So in honor of National Poetry Month, let me leave you with a link to my all-time favorite poem by a very talented poet and fiction writer. What It Feels Like by Alice Walker
Happy (Poetry) Writing!
My flash fiction The Grannies can be read in Dual Coast's third issue. If you're are interested in reading it, you can get your very own copy of this awesome issue here or if you prefer your reading to be paperless, you can subscribe to their online content here. Happy Reading!
Happy New Year! 2015 was a year of change and growth for me. While much of it was spent in a not so happy mental state, I definitely arrived in a much happier place by the time the year drew to an end. I am working at a school with a strong sense of community where I feel I can learn and grow as a teacher, and my love of writing is a strong as ever. I am excited about what 2016 has in store for me!
A habit I have kept over the years is to keep a log of the books I have read, and as I was looking over my 2015 reading log, I thought I would share some of my favorites. Just to clarify, these are books I read last, but did not necessarily hit the shelves for the first time in 2015.
Best New (to me!) Author
The His Fair Assassin trilogy by Robin LaFevers was by far one of my favorite discoveries this year. What's not to love about teenage assassin nuns? I devoured this trilogy and can't way to see what Ms. LaFevers writes next!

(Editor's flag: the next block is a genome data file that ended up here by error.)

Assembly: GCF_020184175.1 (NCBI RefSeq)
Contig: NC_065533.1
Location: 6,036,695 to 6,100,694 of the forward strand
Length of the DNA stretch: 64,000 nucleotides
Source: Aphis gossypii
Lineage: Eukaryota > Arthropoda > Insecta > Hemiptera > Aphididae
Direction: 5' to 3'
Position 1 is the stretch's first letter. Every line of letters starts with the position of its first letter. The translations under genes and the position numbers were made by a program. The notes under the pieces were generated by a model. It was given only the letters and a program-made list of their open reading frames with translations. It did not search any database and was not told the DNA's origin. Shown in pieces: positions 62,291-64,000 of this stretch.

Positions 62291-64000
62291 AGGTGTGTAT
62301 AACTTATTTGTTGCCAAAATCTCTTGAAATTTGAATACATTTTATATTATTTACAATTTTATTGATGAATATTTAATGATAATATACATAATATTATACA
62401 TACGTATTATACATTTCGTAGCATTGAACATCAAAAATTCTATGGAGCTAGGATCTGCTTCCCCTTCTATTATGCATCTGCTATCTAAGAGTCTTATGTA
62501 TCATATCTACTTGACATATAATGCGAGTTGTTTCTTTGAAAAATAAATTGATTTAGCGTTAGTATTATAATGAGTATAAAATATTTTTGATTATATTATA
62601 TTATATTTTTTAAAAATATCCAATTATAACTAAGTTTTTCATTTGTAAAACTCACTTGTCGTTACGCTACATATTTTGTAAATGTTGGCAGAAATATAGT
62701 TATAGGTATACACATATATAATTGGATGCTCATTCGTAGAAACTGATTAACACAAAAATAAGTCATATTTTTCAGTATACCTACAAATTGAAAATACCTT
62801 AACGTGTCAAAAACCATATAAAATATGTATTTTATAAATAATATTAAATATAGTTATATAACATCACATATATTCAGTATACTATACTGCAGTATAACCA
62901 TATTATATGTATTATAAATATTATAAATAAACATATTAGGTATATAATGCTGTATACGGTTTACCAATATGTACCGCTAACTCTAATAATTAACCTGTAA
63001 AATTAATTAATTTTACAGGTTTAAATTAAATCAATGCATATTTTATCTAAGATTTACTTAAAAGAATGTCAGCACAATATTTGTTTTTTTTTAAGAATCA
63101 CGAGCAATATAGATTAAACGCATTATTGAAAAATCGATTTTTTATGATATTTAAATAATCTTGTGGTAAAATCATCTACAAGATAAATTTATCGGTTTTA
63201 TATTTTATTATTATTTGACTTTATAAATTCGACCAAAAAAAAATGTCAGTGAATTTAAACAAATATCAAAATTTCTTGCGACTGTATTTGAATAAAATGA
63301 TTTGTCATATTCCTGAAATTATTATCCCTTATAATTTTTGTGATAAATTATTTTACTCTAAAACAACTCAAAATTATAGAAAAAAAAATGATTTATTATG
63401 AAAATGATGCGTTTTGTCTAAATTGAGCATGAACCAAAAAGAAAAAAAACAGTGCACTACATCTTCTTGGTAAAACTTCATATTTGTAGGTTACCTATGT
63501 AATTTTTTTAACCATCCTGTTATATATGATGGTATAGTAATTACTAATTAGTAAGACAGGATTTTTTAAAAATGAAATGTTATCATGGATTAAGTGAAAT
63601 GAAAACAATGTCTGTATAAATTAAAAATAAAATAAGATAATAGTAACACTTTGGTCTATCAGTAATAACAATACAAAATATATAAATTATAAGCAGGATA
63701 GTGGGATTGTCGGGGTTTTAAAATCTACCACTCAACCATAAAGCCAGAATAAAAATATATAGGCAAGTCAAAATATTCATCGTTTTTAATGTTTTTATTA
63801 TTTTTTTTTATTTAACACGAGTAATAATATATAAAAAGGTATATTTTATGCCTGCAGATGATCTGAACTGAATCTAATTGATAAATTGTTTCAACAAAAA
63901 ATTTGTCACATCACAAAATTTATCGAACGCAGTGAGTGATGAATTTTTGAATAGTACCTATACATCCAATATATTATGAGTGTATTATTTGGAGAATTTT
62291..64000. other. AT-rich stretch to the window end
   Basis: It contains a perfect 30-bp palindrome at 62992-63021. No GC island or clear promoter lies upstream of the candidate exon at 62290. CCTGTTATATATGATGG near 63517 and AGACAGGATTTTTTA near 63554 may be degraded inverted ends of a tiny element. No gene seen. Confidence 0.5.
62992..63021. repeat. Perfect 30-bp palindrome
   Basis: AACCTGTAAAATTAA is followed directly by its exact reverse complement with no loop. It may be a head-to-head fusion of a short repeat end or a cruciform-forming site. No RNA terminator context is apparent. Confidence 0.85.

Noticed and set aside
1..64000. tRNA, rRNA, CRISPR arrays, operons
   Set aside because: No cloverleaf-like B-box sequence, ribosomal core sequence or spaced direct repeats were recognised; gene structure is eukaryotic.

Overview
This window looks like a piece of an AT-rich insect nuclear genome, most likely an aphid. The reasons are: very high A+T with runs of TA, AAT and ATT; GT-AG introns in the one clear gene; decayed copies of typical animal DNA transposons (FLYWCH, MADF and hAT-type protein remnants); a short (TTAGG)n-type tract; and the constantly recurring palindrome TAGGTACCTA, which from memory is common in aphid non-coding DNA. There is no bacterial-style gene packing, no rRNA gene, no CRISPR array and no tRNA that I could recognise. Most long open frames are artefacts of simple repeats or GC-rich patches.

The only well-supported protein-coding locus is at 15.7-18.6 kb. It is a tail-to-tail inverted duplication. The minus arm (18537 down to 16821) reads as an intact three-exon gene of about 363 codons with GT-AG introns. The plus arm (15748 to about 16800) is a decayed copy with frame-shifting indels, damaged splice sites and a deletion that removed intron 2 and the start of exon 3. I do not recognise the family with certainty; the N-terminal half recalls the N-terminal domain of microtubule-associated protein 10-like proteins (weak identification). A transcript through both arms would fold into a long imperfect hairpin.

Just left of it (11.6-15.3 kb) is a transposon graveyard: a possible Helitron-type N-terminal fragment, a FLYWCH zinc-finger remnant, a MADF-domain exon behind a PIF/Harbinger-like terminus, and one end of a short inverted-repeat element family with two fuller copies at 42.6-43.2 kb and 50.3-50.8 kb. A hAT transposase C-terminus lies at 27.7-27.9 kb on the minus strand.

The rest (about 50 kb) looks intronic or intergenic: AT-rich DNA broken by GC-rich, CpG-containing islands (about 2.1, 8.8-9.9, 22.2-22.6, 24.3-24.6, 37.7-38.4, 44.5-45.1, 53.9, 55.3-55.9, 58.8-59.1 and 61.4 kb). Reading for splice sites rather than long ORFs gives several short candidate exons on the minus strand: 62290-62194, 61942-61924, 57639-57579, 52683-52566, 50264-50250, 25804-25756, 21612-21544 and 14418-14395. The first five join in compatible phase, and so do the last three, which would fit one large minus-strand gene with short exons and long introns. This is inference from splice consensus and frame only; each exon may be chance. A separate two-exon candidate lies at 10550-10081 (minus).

Best Book for Young Readers
I am a fan of Alice Hoffman in general, but was excited to see she'd written a book for children/tweens. This beautiful story did not disappoint me! It is a story of love and acceptance, and I fell hard for all the quirky characters in this book!
I discovered Sarah Addison Allen when I found Garden Spells in the library a few years ago. I was immediately enchanted by her characters and the town she created. Naturally I was excited to learn a sequel to was coming out that continued the Waverly family story in early 2015. First Frost did not disappoint! Ms. Allen continues to enchant me with everything she writes!
Best Series Fix
Patricia Briggs is one of those authors that leaves me jonesing for a fix between every one of her novels. I've been hooked on both her Mercy Thompson series and the spinoff Alpha and Omega series for a few years now and was ecstatic to get my fix via Dead Heat this year. I have a confession to make. . . I actually like her spinoff series a teensy weensy bit more than the original series, so this fix was especially good for me. Now when's the next one coming out?